Chancellor George Osborne should think about cutting the top rate of income tax, Boris Johnson said on Friday as he praised India for having a more attractive regime for entrepreneurs.
The London Mayor said the Chancellor should "brood" on whether the top rate of tax - which currently stands at 45% - should be cut.
He said he met Mumbai-based businessmen this morning, who asked him whether London could be made more attractive to foreign investors through lower rates of tax and less regulation.
In reply, Johnson said the tax regime "needed to be looked at".
Speaking at the Bombay Stock Exchange on the final day of his tour of India. Johnson said: "You've got tax rates here of only 30% - a point George Osborne might like to brood on.
Johnson made the comments in a speech at the Bombay Stock Exchange
"It's 10% for freelance income, and of course you have a market of about 600 million people under 25."
In interviews with reporters afterwards, he added: "One businessman said to me this morning that he loved London, he loved the quality of life in London. There are so many attractions of living in London that you can't find anywhere else. That is a very high card.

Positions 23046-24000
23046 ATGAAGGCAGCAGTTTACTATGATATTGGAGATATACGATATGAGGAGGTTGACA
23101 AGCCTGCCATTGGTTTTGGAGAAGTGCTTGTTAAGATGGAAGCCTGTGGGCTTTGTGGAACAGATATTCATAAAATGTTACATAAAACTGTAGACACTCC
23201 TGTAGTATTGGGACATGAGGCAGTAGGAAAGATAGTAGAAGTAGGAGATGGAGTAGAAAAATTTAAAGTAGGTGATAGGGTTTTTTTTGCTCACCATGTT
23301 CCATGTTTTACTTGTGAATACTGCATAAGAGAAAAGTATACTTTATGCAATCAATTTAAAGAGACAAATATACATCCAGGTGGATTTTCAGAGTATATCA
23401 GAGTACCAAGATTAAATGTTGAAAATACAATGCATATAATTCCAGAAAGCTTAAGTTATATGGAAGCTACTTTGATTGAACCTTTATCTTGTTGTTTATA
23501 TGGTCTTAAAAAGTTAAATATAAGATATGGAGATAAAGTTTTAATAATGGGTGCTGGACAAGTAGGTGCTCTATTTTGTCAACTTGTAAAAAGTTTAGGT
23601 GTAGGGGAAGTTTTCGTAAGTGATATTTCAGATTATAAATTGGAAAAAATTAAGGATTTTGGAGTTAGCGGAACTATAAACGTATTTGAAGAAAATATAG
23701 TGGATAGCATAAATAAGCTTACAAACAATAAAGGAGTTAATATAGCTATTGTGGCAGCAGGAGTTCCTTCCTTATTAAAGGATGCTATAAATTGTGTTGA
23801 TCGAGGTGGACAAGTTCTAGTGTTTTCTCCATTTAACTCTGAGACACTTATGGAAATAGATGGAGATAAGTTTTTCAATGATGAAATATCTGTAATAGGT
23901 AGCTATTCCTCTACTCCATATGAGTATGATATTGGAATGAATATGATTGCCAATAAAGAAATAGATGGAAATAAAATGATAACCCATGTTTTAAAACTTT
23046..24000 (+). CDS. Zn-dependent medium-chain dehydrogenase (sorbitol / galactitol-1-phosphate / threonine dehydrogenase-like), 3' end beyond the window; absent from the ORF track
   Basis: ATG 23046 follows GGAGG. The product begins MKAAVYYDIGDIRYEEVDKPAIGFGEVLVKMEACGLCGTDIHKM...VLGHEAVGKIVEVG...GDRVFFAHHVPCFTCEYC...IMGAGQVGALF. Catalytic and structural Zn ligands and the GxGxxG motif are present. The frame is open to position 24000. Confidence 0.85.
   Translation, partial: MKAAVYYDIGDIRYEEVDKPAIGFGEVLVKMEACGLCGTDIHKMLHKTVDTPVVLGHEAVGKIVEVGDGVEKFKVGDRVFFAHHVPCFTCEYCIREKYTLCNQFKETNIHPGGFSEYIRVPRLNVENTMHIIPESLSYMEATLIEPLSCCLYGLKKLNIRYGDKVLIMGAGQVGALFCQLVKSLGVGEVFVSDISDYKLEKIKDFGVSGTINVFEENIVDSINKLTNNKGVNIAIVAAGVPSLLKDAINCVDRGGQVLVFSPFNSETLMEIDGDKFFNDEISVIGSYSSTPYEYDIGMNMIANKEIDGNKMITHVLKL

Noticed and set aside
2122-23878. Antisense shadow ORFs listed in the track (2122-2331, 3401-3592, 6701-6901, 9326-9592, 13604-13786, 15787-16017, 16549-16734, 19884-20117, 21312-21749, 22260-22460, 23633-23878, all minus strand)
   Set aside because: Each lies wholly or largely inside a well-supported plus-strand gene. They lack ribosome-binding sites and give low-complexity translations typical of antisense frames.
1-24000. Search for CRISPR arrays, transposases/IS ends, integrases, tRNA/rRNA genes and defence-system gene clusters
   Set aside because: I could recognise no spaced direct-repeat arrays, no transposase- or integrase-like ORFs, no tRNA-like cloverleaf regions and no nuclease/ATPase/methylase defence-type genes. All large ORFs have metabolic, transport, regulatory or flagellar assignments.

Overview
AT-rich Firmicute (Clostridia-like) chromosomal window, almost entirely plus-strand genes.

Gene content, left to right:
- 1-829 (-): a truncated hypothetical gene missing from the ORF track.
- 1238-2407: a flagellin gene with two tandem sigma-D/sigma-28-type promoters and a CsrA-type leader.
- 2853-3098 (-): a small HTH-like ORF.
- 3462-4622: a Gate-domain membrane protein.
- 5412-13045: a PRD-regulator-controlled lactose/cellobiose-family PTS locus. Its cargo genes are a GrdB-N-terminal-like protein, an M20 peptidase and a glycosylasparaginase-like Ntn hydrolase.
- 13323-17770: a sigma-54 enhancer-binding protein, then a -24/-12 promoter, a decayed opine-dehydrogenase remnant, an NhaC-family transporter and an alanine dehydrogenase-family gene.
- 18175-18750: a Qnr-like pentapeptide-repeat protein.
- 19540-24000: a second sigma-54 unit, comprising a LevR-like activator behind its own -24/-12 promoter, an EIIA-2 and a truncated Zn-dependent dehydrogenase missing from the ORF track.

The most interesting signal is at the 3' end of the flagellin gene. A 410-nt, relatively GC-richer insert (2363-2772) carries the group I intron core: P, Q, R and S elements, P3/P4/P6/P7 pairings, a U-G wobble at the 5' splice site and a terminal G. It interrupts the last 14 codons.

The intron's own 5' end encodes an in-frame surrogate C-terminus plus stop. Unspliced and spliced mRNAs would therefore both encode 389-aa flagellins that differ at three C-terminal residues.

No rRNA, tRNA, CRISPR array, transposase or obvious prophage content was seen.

"But another businessman asked about making London more attractive in terms of tax and regulation and certainly the tax regime. As I have said many times before, that needs to be looked at."
After an hour and a half of speeches at the stock exchange, Johnson posed with the bull statue at its main entrance, gripping its horns as if he was a rodeo rider desperately clinging on.
Johnson urged the Chancellor to consider the cut during his tour of India
He then headed to the Gateway of India, an 85ft (26m) basalt arch which stands in Mumbai's harbour, to pose for pictures with a British-made Brompton bike.
He tried somewhat unsuccessfully to pedal through the large crowds of tourists and hawkers in the midday heat as photographers tried to keep up.
After just missing a couple of street vendors, Johnson rode into a cordoned-off section of promenade in front of the arch.
But a group of soldiers with large sticks said filming was banned in the area and ordered the cameramen to stop taking pictures immediately, bringing an abrupt end to the photocall.
This afternoon, Johnson heads to a television studio for an interview with India's equivalent of David Letterman when he appears on Times Now with Arnab Goswami.